Over three years, Mote will work with NOAA, Biscayne National
Park, DEP, The Nature Conservancy and others, to:
• Propagate and/or plant approximately 70,000 coral fragments,
emphasizing disease- and stress-resistant genotypes;
• Advance research to identify naturally resilient, endemic
coral genotypes;
• Establish a remote, inland, hurricane-resistant coral gene
bank this year at Mote Aquaculture Research Park in eastern
Sarasota County, Florida, to preserve threatened coral species
and their genetic diversity.
• Establish an isolated, “clean room” lab necessary for coral
disease research; and
• Implement multi-year monitoring and analyses to scientifically
evaluate restoration results.
These monumental efforts are possible thanks to philanthropic
giving, Mote’s grant of nearly $1.5 million from the National
Coastal Resilience Fund (a partnership of the National Fish and
Wildlife Foundation*, NOAA, Shell Oil Company and TransRe) and
government support.
“Senator Marco Rubio was instrumental in shepherding a
Congressional $5 million addition to NOAA’s budget to help support
our initiative to respond to this environmental disaster,” Crosby said.
“Floridians are grateful for the expertise and passion Mote
researchers bring to their work, and I know Mote will make a
meaningful difference with the unprecedented federal resources
for the restoration of our reefs that I secured as a member of
the Senate Appropriations Committee. South Florida’s economy
depends on it,” Rubio said.
This year, the State of Florida appropriated nearly $600,000 for
Mote’s initiative.
“Mote’s valuable work has never been more important in ensuring
that we use sound science-based solutions to ensure that we can
restore and protect our reefs,” said State Representative Holly
Raschein, District 120.
Envisioning a state-to-national coral gene bank
“We envision that the gene bank we are creating this year at Mote
Aquaculture Research Park will be the seed for our longer-term
development of a Category-4 or -5 hurricane-resistant, expanded
coral gene bank at that location, ideally with every coral genotype
we have in culture represented in triplicate,” Crosby said. “Mote
has the knowledge, passion and vision to develop a gene bank
that can host representative genotypes of every coral species
found in Florida, and grow that to become a national gene bank
for every coral species in the United States.”
State of the reef
This summer, Mote scientists joined global exploration initiative
OceanX to assess the health of the entire Florida Reef Tract in real
time. Turn the page for a map with Mote’s results.
*The views and conclusions in this document are those of the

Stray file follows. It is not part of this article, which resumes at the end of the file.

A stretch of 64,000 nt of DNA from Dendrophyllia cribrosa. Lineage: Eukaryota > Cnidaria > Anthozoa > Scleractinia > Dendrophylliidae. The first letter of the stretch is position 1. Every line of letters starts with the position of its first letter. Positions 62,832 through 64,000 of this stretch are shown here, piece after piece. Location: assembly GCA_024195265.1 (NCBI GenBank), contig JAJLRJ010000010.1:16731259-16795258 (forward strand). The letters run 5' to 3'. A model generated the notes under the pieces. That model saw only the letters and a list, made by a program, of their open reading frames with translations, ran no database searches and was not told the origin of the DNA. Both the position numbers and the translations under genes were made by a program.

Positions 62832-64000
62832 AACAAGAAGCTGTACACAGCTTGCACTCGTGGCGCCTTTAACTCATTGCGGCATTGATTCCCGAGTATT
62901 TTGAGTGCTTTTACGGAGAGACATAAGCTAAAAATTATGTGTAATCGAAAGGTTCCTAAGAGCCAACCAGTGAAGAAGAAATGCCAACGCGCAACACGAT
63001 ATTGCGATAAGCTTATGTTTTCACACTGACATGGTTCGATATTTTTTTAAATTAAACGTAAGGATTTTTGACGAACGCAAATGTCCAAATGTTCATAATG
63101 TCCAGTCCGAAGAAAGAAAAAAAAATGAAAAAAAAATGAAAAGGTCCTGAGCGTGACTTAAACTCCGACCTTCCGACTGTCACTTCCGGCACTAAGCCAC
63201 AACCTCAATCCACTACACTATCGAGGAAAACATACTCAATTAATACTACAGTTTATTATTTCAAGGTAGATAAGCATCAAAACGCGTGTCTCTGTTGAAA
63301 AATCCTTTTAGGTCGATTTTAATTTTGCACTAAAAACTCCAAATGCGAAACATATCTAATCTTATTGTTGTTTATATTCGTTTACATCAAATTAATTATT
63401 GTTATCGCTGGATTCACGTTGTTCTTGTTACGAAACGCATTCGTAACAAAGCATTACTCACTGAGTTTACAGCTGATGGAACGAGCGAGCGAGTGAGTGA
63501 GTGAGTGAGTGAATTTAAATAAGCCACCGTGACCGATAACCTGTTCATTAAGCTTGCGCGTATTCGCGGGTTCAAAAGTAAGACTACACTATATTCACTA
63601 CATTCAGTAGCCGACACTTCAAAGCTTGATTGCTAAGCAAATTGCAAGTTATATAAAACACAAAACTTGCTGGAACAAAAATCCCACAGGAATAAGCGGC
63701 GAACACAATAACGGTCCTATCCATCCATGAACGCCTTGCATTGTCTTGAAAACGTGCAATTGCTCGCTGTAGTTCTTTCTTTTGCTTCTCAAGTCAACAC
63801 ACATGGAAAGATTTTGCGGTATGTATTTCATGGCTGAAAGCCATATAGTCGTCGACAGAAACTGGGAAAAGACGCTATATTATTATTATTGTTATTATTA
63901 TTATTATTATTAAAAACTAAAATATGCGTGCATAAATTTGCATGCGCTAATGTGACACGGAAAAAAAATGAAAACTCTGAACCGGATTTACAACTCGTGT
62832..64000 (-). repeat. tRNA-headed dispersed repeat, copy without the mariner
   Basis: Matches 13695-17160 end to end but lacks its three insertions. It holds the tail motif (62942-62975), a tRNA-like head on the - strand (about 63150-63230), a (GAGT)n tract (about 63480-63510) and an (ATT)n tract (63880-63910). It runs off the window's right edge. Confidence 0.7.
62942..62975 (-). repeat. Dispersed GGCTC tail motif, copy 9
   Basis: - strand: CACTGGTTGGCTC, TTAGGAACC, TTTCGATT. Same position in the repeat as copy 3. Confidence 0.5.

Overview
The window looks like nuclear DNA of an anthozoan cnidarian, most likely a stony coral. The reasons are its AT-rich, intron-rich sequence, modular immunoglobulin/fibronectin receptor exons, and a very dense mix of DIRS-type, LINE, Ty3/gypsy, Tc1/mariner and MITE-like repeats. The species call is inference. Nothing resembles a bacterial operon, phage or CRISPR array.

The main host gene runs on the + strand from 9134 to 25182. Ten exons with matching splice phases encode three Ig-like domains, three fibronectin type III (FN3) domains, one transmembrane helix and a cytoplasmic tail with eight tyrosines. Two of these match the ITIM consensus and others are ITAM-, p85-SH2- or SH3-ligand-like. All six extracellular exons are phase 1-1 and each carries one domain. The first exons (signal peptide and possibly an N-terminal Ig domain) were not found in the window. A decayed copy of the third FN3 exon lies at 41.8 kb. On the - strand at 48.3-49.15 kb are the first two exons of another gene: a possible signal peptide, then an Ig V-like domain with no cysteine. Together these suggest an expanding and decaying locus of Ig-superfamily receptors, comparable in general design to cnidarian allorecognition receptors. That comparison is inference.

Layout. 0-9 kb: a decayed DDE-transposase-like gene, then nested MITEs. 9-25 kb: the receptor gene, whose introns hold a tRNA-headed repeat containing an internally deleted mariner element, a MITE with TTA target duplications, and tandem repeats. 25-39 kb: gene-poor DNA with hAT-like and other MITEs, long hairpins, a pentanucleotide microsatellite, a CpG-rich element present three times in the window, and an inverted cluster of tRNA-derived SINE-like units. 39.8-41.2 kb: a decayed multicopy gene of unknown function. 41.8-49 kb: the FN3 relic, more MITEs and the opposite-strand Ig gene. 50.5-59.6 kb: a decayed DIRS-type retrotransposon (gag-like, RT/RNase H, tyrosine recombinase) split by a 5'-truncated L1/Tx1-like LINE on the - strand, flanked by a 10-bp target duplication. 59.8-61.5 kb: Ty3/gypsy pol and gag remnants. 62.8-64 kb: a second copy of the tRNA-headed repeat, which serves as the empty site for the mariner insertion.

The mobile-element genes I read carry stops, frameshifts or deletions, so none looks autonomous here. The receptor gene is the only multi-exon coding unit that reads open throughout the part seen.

authors and do not represent the opinions, views, policies or
endorsement of the National Fish and Wildlife Foundation.
Above: Boulder brain coral suffering from stony coral tissue loss
disease in the Florida Keys.
Coral disease ‘heat map’
Mote’s coral scientists joined the global ocean-exploration
initiative OceanX for a June 4-24 expedition to assess the
health of the entire Florida Reef Tract in real time—with a
special focus on the unprecedented outbreak of stony coral
tissue loss disease.
“This expedition covered a wider area in a shorter time than any
previous survey of the Florida Reef Tract in context of stony coral
tissue loss disease,” said Mote’s IC2R3 Science Director Dr. Erinn
Muller, who was tapped by OceanX for the expedition along with
Mote’s visiting Postdoctoral Research Fellow Dr. Hanna Koch
and Postdoctoral Researcher Dr. Abigail Clark, and partners at
Woods Hole Oceanographic Institution and Scripps Institution
of Oceanography.
Mote scientists documented the prevalence of stony coral tissue
loss disease at 85 sites from the Dry Tortugas to Key Biscayne.
Most sites had at least some disease impacts, and Mote’s data
provided a higher-resolution picture of its prevalence and southern
front around Sand Key. High-prevalence disease “hotspots”
clustered offshore of Sugarloaf Key. One site within this area
showed approximately 36% disease prevalence of the entire coral
community. At that site, 70% of boulder brain coral (Colpophyllia
natans) colonies were affected with stony coral tissue loss
disease—including several that were hundreds of years old.
“One sign of hope was that, even in hard-hit sites, some corals
still appeared healthy,” Muller said. “If the surviving corals
persist, they could be the foundation for recovery, together with
reef restoration.” 